Residents also reported that they wanted to be respectful towards their patients, but working in a public sector hospital, where they are overburdened, they find it hard to practise the basic principles of biomedical ethics. A few raised their concern that there are no clearly defined systems for ethical practice in public sector hospitals. They were reminded that it is individuals who make up systems, hence a change in the attitudes of individuals is an important beginning.

One of the participants shared the experience that during her clinical rotations as a medical student, her senior postgraduate would talk in an insulting manner to his patients, which was very painful for her. The course was able to strengthen her respect for her patients.

All the participants were of the opinion that though new residents should be inducted into the ethics course, they would themselves be unable to reinforce their new knowledge of ethics in an atmosphere where such continuing activities are lacking. A participant shared the interesting experience that when she enrolled for the course, her colleagues had taunted her for having no better use for her time, than to waste it in attending these sessions.

The feedback at the session on the ethics of physician-pharmaceutical company relations served as an eye opener. The practice of receiving gifts, lunches, etc has become so habitual to physicians that a majority thought it was acceptable. It was only after this session that a few doctors confided that they have stopped attending these launches and lunches organised by pharmaceutical companies.

Public sector hospitals are always difficult to manage. They are always over-burdened and always understaffed. They are visited by people who have nowhere else to go, where the power equation in the patient-doctor relationship is lopsided. Teaching bioethics and asking residents to practise it in their day to day practice is a daunting task. Public sector hospitals have many caveats, which makes the practice of clinical ethics look difficult. One example is that of taking consent from patients. Doctors always find this task difficult. A patient is always accompanied by at least three or four people, who may be directly or indirectly related to her/him. The situation becomes even more difficult when a female patient asks the doctor to seek consent from either her in-laws or husband, as only they can sign and she will not affix her thumb impression or give her signature. Explaining to these women that country and religious laws empower them to make decisions about their own lives is a daunting task. The ethical and social challenges are very different in public sector hospitals, as compared to private hospitals. The same infrastructural problems confront medical professionals in other countries of the region as well. These include short supply of medicines, absence of senior doctors during regular duty hours, faulty machines resulting in delayed treatment and harassment of medical professionals by frustrated patients and their attendants. In such situations, the practice of biomedical ethics appears a difficult task for healthcare professionals. Awareness of the basic principles of respect for patients, beneficence and non-maleficence and justice can bring a change not only at an individual level but eventually in the existing system as well.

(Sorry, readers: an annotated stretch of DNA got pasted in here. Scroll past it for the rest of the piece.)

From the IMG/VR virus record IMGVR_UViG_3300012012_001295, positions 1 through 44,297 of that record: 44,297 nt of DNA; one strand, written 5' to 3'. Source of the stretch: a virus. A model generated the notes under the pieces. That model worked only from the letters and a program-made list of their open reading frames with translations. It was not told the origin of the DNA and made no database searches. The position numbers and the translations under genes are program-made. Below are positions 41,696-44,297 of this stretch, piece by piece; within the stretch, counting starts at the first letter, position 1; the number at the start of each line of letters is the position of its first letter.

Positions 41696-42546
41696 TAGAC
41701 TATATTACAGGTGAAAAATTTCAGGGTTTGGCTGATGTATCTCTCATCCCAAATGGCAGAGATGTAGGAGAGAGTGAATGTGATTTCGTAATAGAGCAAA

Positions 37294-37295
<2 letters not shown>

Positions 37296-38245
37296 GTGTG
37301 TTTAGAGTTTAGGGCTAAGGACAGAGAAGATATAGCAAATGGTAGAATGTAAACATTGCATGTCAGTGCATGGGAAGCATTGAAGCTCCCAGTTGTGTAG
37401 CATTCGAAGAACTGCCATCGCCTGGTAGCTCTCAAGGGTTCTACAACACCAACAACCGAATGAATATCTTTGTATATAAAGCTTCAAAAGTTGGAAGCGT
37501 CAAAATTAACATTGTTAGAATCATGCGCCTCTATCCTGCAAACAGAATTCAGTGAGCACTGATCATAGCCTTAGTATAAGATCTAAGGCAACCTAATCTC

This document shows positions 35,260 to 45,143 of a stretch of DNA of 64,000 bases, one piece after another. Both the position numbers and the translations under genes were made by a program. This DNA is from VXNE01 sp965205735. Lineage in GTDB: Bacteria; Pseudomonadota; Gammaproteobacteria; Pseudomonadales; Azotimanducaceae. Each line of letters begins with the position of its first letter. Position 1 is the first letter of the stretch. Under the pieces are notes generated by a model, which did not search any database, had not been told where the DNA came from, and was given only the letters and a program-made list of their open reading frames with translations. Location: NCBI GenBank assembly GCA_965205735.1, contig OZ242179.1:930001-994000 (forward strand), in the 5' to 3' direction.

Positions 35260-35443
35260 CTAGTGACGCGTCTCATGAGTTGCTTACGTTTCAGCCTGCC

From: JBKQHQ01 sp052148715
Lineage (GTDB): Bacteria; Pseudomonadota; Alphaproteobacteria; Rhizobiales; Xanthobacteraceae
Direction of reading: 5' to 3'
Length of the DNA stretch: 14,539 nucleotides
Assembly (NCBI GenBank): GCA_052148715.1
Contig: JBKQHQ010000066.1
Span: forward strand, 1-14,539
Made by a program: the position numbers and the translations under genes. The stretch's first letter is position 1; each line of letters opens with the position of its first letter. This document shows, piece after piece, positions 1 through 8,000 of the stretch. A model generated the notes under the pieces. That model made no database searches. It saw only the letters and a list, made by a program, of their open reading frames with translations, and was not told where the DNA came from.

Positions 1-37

Biomedical ethics is not only a subject; it is the moral and ethical value system, which needs to be reinforced in our daily medical practice. Commercialisation in the field of medicine has tainted the image of a physician. Biomedical ethics is trying to redeem this image.

References

  1. Pakistan Medical and Dental Council, and Higher Education Commission, Islamabad. Curriculum of MBBS. Date unknown [cited 2019 Jun 30]. Available from: http://pmdc.org.pk/LinkClick.aspx?fileticket=EKfBIOSDTkE%3d&tabid=102&mid=556
  2. Federal Government of Pakistan. Pakistan Penal Code (Act XLV of 1860). Amended upto 2012[cited 2019 Jun 27]. Available from: http://www.pakistani.org/pakistan/legislation/1860/actXLVof1860.html
About the Authors

Nazli Hussain ([email protected])

Professor, Department of Obstetrics and Gynaecology-Unit II, Dow Medical College, Karachi, Pakistan